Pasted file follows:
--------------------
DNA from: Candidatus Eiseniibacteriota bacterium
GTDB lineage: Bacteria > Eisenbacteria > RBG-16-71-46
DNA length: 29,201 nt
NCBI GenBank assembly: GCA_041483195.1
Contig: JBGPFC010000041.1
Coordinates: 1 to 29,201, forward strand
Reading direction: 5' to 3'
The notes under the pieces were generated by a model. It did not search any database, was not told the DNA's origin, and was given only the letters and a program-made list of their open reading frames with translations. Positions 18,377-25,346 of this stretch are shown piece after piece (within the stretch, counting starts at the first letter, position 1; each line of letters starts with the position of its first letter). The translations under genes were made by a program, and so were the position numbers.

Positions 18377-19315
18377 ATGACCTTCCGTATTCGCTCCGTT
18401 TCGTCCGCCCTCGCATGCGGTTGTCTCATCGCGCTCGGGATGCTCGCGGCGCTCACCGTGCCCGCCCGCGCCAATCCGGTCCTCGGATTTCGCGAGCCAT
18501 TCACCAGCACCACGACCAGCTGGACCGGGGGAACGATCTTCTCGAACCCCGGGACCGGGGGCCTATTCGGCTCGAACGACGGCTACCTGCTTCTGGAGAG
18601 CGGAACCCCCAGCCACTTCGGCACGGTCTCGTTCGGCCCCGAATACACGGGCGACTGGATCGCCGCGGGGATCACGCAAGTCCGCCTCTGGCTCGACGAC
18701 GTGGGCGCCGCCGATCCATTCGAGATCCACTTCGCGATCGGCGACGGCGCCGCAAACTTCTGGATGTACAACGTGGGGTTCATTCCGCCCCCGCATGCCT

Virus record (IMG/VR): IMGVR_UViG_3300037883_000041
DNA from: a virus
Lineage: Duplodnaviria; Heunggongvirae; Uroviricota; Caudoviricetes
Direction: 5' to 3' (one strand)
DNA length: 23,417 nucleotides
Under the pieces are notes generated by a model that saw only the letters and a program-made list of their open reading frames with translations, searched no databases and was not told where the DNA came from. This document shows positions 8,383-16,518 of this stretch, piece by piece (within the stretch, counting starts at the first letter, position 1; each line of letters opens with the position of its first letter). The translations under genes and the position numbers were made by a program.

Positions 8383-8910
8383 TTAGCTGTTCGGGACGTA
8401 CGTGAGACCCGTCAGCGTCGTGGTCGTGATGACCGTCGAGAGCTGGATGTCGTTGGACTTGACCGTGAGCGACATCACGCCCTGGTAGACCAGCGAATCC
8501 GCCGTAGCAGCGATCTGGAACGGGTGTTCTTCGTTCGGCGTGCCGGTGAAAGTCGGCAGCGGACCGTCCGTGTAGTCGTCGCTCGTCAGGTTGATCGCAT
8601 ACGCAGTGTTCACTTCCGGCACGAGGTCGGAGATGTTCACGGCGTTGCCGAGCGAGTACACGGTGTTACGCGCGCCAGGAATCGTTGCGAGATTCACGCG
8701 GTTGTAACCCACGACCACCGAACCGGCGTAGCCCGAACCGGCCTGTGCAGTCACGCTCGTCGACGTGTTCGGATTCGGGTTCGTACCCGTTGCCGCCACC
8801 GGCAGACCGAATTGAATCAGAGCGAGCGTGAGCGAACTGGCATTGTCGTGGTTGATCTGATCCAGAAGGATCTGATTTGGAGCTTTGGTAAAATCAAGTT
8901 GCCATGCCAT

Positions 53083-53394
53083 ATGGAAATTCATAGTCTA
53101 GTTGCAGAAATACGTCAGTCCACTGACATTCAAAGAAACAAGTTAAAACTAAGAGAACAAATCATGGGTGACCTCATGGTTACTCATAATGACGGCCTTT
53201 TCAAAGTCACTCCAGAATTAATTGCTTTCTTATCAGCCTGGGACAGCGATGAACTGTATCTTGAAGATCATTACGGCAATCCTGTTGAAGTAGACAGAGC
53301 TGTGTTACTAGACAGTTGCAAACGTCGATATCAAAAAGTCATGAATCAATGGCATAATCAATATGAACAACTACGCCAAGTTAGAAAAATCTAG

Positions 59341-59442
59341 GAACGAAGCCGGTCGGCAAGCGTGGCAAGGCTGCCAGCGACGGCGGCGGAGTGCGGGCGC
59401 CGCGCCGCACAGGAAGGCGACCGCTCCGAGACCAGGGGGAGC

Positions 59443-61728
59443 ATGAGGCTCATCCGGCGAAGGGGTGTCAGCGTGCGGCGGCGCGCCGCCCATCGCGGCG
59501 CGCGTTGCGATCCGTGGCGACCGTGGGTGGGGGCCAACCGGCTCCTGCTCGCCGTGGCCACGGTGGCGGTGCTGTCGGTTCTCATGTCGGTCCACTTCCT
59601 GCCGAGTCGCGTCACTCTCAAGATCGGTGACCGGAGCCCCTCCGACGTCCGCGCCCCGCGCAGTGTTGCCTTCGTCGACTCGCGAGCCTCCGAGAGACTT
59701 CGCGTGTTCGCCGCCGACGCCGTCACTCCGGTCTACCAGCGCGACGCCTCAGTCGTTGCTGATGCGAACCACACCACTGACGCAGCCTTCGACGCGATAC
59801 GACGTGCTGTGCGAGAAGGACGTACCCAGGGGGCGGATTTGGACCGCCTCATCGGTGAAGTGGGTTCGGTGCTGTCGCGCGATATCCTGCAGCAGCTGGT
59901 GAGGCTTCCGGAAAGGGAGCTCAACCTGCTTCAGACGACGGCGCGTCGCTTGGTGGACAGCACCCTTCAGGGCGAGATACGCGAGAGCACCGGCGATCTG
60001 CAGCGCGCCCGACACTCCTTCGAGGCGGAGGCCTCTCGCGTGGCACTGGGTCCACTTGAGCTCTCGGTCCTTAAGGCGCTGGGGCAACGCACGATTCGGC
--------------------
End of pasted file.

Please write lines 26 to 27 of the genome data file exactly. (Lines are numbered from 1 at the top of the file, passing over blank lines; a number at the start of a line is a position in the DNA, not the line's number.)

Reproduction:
8701 GTTGTAACCCACGACCACCGAACCGGCGTAGCCCGAACCGGCCTGTGCAGTCACGCTCGTCGACGTGTTCGGATTCGGGTTCGTACCCGTTGCCGCCACC
8801 GGCAGACCGAATTGAATCAGAGCGAGCGTGAGCGAACTGGCATTGTCGTGGTTGATCTGATCCAGAAGGATCTGATTTGGAGCTTTGGTAAAATCAAGTT